Facility inspections continue to be on the minds of both drug manufacturers and regulators. Over the past year, we’ve discussed the challenges surrounding inspections in our Maintaining Quality and Supply During COVID-19 blog post, as well as providing an update on current Regulatory Guidance for Facility Inspections.
While the official guidance relating to inspections during the pandemic is useful up to a point, it only goes so far in dispelling confusion and providing useful advice. So it was refreshing to see a far more candid and direct blog recently written by Callum McLoughlin, an inspector at the U.K. Medicines and Healthcare Products Regulatory Agency (MHRA) Inspectorate. This piece contains a wealth of useful insights, which are summarized below.
In this post, McLoughlin draws on his recent inspection experience and current deficiency data to highlight some of the most common issues they encounter at companies of all sizes and operating models. In particular, he stresses the importance of the Corrective and Preventive Action (CAPA) system and investigations. His preamble notes that “roughly 10% of deficiencies raised in [the most recent] period were directly attributable to poor investigations”, and that these “could also be the root cause of other deficiencies too”.
So, What Do Inspectors Observe?
When inspecting, GMP inspectors are looking for “evidence that the investigation and Corrective and Preventive Action (CAPA) system is operating in a state of control.”
Red flags that suggest this is not the case include:
- Investigations being raised long after the event occurred or taking an unreasonable time to complete
- Root cause analysis being raised as a CAPA to enable premature deviation closeout
- A large proportion of CAPAs being overdue or being extended
- Human error being listed as a frequent root cause
McLoughlin is also wary of situations where root causes are deduced based on past experience rather than evidence:
“Professionals in industry have a lot of experience and knowledge, however this can sometimes mean that a theoretical root cause can be concluded based on previous experience – this is especially true if investigators are not given freedom to apply relevant challenge to all relevant processes and systems. This can lead to conclusions being reached based on assumption rather than an evidence-based investigation.”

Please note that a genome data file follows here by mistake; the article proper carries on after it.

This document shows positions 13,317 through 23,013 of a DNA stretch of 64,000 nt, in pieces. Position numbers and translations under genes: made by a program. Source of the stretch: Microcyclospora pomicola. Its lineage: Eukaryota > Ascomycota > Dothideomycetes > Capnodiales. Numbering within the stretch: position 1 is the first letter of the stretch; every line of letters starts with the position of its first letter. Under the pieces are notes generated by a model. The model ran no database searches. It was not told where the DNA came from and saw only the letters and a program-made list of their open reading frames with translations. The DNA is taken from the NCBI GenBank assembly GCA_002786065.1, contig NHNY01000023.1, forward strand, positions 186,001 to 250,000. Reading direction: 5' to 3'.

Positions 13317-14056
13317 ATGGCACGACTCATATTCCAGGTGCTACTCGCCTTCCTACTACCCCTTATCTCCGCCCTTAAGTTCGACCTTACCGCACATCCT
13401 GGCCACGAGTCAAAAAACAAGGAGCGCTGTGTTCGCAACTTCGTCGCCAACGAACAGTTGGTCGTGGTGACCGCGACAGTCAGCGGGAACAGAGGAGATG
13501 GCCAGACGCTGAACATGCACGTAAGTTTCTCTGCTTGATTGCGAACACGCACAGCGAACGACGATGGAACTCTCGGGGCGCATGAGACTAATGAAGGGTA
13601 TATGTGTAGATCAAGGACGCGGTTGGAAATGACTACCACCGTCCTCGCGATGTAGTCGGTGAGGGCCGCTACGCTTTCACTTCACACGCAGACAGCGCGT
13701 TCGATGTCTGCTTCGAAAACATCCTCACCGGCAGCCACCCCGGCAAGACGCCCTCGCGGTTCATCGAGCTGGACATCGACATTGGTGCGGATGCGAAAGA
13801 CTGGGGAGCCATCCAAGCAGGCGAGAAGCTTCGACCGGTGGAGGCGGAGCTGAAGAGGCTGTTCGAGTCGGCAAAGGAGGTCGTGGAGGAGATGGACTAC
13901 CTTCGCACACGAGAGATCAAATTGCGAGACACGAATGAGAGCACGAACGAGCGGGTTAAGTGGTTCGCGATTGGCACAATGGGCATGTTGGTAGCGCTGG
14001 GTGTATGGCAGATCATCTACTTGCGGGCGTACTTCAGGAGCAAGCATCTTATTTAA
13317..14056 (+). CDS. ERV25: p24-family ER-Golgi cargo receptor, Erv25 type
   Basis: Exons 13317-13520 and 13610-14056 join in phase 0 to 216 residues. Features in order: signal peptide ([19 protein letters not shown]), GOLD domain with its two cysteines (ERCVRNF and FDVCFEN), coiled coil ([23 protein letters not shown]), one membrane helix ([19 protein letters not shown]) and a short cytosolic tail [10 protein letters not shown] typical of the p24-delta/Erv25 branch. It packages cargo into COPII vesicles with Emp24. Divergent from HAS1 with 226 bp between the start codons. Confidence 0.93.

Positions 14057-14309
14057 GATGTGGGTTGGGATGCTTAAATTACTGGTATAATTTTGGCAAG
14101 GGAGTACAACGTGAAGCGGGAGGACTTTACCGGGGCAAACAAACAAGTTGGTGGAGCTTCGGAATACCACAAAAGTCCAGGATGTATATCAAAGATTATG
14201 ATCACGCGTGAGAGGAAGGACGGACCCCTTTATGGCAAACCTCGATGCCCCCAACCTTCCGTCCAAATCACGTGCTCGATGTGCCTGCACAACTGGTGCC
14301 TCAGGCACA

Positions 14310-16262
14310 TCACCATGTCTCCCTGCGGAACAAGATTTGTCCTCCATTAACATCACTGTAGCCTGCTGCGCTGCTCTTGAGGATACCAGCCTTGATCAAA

What About Human Error?
There’s no question that human error can be a potential root cause. But before citing human error, a thorough investigation is needed to evaluate all other system and process-related variables.
“A common manifestation of this is where companies take the view that long-standing procedures and methods work perfectly and cannot be improved, with errors associated with the task attributed to individuals not following instructions accurately. When the same or a related problem has occurred on several occasions and with different people this is a clear indicator that human error is unlikely to be the true root cause.
Human error should only be cited as root cause when all other system and process related variables have been ruled out. It is plausible that, where human error is a potential root cause, the true root cause could be deficiencies in the training system, an overly complex or difficult to follow procedure, or perhaps other factors such as inappropriate multi-tasking and distraction. It is unlikely that ‘remind/re-train the operator’ will ever be an effective CAPA in such circumstances.”
What Inspectors Like to See
In addition to the warning signs discussed above, McLoughlin also sketched out what “good” looks like from an inspector’s point of view. His inspectorate likes to see the following:
- Effective investigations — Launched with the intention of identifying the true root cause and appropriate CAPAs. McLoughlin notes that investigations should look beyond the first probable root cause to rule out other possibilities.
- Risk assessments — Evidence-based assessments should be detailed enough to cover all reasonable risks, rather than simply building cases to support prior decisions.
- Consideration of patient safety — The impact of quality, safety, and efficacy risks on patients should be central to all investigations.
- Systematic root cause analysis —McLoughlin recommends several proven approaches to root cause analysis that deliver “clear advantages.” A red flag for inspectors are the words “true root cause could not be identified” in your report.
- A well-managed system — Investigation support systems should be monitored to ensure that they deliver meaningful information. In particular, McLoughlin calls for scrutiny during management reviews and escalation to keep the system in control when things go wrong.
For more insights about the current state of inspection procedures, check out our December Update on Regulatory Guidance for Facility Inspections. You can read McLoughlin’s full post here.